“It’s been a 10-year endeavor,” Moskovitz said. “I not only wanted the English translations, but wanted to keep the original Yiddish language in case future scholars wanted to see the originals, which has made getting it published very difficult.”

The collection contains 153 poems, most of which was written during the Nazi occupation of the Warsaw ghetto. Some were written by professional poets, some by amateurs. Several were not written in the ghetto, but were the favorites of people living in the ghetto so they were collected with them, Moskovitz said.

Moskovitz divided the poetry into five different groups: “Nature;” “Home, Love and Life;” “Ghetto;” “Hunger and Struggle;” “Death, Protest and Mourning;” and finally, “Tradition, Faith and Legacy.”

Moskovitz starts with “Nature” because she wanted to introduce a sense of familiarity to the reader. Each section deals with particular themes. “Home, Love and Life” is people recollecting normalcy. Poems about home life, parents. “Ghetto” is life in the ghetto, which included the daily struggles and hunger the poets suffered and witnessed. “Death, Protest and Mourning” deals with loss of family, attachments people one loves through illness, death, people being taken away, dying, disappearing. “Tradition, Faith and Legacy” deals with the underground, forbidden schools that were training young people who survived to continue with tradition.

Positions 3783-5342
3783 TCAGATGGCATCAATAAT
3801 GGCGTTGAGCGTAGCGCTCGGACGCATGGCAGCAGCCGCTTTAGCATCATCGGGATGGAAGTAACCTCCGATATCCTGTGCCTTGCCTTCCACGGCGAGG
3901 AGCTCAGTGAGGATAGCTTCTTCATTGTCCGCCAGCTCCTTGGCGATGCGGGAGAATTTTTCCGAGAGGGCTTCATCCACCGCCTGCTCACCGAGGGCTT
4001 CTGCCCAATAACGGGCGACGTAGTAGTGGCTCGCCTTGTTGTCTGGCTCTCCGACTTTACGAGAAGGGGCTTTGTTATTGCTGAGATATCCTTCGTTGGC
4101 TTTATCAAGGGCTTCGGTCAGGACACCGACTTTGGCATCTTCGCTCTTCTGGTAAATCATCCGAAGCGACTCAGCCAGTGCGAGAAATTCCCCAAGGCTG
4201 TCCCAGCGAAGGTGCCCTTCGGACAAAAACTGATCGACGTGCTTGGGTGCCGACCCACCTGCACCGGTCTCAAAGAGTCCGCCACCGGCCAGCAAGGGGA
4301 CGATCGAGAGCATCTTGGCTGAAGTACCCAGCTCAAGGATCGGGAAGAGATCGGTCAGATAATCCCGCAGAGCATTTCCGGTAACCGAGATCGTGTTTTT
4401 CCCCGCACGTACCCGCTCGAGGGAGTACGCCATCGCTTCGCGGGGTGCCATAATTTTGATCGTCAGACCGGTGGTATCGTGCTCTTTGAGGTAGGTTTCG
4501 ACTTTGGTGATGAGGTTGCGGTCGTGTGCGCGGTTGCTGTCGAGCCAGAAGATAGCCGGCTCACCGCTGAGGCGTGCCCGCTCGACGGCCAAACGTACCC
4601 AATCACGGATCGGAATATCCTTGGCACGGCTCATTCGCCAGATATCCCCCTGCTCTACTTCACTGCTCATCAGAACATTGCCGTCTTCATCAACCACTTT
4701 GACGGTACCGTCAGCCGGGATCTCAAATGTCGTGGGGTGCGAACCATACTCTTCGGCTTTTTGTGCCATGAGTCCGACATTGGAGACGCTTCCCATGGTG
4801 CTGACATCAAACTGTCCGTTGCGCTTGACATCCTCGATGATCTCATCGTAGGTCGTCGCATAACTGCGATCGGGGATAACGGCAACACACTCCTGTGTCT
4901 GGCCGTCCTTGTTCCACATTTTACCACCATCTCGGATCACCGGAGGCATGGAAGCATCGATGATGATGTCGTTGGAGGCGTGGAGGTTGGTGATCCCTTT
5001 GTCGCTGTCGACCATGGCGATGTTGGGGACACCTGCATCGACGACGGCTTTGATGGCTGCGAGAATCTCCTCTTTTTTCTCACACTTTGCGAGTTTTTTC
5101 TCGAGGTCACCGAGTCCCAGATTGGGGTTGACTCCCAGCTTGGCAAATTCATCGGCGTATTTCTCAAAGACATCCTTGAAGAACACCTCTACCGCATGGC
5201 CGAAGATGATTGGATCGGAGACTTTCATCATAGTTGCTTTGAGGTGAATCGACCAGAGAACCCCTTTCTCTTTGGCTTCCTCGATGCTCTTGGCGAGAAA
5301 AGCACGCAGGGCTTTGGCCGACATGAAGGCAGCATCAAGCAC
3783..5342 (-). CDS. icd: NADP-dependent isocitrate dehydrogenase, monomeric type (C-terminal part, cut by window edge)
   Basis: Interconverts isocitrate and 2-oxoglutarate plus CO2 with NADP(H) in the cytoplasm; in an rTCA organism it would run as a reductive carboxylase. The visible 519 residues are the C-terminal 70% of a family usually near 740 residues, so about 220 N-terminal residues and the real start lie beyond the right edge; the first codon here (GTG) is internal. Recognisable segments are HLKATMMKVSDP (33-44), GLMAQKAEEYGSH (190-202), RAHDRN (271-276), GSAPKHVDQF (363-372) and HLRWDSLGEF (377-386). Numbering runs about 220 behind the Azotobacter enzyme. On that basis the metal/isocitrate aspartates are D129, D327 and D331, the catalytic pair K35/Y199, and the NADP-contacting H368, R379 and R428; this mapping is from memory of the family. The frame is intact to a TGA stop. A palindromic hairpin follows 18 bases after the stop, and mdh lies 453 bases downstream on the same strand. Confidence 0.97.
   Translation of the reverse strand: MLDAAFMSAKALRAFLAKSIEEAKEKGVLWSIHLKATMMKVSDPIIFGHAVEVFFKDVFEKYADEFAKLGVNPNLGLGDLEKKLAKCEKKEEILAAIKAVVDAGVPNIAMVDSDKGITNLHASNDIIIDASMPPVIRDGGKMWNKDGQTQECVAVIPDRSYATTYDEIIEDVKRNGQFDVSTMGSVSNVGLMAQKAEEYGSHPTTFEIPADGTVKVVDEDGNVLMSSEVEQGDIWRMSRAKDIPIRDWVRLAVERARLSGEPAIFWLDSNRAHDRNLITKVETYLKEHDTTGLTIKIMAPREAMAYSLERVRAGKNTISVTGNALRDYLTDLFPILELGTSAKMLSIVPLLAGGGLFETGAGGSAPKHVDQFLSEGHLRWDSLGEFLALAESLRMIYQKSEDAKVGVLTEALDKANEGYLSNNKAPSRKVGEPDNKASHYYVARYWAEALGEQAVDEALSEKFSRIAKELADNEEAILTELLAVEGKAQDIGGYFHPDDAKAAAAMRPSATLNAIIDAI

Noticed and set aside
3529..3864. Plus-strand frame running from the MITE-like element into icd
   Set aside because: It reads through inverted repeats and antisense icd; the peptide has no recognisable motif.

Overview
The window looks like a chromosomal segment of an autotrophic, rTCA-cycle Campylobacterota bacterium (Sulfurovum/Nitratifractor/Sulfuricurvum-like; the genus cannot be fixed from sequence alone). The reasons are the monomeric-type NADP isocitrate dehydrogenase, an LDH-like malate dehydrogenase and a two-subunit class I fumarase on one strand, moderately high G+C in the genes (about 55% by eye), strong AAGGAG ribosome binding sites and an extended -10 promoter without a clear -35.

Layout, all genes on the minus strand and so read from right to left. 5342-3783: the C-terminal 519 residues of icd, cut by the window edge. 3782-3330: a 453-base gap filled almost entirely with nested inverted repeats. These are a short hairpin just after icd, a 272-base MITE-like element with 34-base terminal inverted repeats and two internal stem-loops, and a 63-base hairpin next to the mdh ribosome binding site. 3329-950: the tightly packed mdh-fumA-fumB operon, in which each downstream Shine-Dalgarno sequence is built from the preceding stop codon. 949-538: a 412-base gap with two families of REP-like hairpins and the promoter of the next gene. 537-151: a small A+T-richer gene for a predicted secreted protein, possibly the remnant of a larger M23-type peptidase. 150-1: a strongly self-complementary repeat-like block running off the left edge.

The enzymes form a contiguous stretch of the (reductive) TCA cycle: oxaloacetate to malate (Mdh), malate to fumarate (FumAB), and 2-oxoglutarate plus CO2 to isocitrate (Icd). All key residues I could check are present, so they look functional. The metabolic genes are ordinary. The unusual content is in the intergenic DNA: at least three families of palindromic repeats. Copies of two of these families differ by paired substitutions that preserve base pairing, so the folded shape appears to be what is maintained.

Most of the poetry was written by adult males in their 30s. About one-fifth of them are anonymous, while the others have an author attributed to them. There are six poems written by women and one written by a child.